We were fortunate to have good weather but this is not always the case. When you are in the mountains, make sure that you always have some sort of waterproof barrier for your tent or bivy bag. Storms can blow in at any time in the Sierra Nevada and you need to be prepared for them. Getting soaked at high altitude can be life threatening at worst and very uncomfortable at the least. I have seen my share of campers in the wilderness that were caught unprepared, and they all vowed they would never be caught without the proper gear ever again. For much more on the subject of cold injuries, please check out our page on Hypothermia.
Russ (right) and his son Kevin work on a great spaghetti dinner for the group. Activities such as getting water and preparing dinner help the time go by when in camp, and will also help you to acclimate to the high altitude.

One of the big mistakes I often see people do, is to get into camp early and then crash inside their tent for the rest of the day. Your oxygen intake goes down when you do this, and the result can be dizziness and/or headaches. Staying active during the daylight hours will usually speed up the Acclimatization Process.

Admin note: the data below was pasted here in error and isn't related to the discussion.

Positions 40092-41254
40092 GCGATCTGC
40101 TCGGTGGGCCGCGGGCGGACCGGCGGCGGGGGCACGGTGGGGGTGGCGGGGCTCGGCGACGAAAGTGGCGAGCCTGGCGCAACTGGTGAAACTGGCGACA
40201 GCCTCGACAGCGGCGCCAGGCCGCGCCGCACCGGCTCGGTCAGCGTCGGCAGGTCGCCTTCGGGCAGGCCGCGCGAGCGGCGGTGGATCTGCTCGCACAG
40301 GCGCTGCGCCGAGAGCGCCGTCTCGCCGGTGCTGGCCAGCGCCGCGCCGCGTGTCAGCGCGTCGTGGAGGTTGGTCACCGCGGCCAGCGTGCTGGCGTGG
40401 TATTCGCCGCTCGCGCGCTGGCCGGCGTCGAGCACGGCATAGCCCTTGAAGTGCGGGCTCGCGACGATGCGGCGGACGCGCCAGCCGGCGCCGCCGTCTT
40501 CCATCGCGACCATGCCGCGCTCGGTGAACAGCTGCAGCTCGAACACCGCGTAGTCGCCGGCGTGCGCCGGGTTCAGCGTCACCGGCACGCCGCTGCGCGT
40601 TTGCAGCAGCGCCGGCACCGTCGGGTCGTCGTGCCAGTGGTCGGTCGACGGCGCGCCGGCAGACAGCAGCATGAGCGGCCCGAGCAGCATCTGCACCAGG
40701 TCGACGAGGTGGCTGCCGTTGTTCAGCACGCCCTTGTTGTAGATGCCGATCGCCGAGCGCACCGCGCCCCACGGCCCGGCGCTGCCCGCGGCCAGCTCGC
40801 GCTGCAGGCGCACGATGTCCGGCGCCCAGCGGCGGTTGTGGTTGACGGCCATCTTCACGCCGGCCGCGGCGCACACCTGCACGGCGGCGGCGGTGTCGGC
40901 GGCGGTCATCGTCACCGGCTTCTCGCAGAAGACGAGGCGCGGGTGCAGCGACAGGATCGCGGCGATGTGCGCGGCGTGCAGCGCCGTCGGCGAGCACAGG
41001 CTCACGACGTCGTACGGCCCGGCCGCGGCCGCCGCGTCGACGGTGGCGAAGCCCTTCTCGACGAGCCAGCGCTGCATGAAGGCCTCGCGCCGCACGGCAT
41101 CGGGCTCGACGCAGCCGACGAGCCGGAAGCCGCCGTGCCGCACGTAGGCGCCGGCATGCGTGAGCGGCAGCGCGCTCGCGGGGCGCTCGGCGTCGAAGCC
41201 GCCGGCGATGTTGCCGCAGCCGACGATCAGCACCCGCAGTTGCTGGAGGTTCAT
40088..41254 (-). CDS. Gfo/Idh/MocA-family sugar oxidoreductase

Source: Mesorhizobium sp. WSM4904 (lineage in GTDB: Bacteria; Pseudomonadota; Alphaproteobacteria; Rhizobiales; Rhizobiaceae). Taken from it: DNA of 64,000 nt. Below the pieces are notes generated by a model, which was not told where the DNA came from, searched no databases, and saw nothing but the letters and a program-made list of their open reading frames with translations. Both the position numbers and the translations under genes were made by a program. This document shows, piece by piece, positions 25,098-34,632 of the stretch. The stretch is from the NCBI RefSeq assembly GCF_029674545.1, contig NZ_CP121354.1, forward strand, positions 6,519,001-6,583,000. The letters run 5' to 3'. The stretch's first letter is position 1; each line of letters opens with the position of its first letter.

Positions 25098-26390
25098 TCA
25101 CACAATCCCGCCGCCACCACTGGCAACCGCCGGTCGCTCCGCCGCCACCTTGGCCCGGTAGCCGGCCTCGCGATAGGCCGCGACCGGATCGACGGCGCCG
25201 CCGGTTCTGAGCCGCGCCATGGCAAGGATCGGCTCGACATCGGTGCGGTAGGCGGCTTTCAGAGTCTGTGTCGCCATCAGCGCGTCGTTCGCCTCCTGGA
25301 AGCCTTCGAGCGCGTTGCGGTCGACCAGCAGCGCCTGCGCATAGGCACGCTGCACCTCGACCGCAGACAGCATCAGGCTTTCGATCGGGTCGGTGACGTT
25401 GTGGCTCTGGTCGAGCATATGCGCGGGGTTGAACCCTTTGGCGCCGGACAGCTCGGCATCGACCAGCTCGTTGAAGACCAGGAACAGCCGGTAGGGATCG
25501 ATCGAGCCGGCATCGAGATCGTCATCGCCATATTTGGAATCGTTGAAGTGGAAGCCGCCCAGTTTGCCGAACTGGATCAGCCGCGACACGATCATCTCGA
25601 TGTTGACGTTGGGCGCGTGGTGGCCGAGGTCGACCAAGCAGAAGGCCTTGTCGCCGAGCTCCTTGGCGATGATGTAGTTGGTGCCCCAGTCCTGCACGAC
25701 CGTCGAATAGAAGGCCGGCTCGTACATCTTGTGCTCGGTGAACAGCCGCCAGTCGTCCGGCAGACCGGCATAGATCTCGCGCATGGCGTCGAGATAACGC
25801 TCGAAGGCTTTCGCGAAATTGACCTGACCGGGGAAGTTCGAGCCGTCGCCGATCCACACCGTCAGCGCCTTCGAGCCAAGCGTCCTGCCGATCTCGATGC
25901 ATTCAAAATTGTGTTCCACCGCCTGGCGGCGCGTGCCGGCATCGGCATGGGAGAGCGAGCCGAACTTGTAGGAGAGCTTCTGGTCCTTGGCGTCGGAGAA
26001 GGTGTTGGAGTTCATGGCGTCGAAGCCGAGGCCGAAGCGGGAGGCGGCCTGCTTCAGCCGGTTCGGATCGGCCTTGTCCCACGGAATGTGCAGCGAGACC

This is not only important for feeling good during the day, but even more so during the night. Research on the White Mountain's Summit revealed that once you stop activity and lie down its like being nearly 2,000 feet higher in terms of its affect on the body. So that being said, being involved in light activity during the day rather than resting in your tent, helps a bunch. There will be plenty of time for sleeping later on when it gets dark.
To the left, Ben is all setup for the night in our two man tent. Make sure you always have some sort of thermo pad to place below your sleeping bag. They are critical for keeping the cold from coming up through the ground and penetrating your sleeping bag. We are using Z-pads here for this purpose.

We also usually carry a light weight pillow case for stuffing clothing into. Extra clothing stuffed into these pillow cases make for a very comfortable night out. Just like home! Getting a good nights sleep is vital when your working hard like your are when mountaineering, and summit day is usually the hardest day. But summit day is always my favorite day in the mountains, because it often proves to be the most exciting!

That's about it for High Camp on Mt Langley. So at this point, just click on the link below and jump to the top and select another link for more adventure on Mt Langley.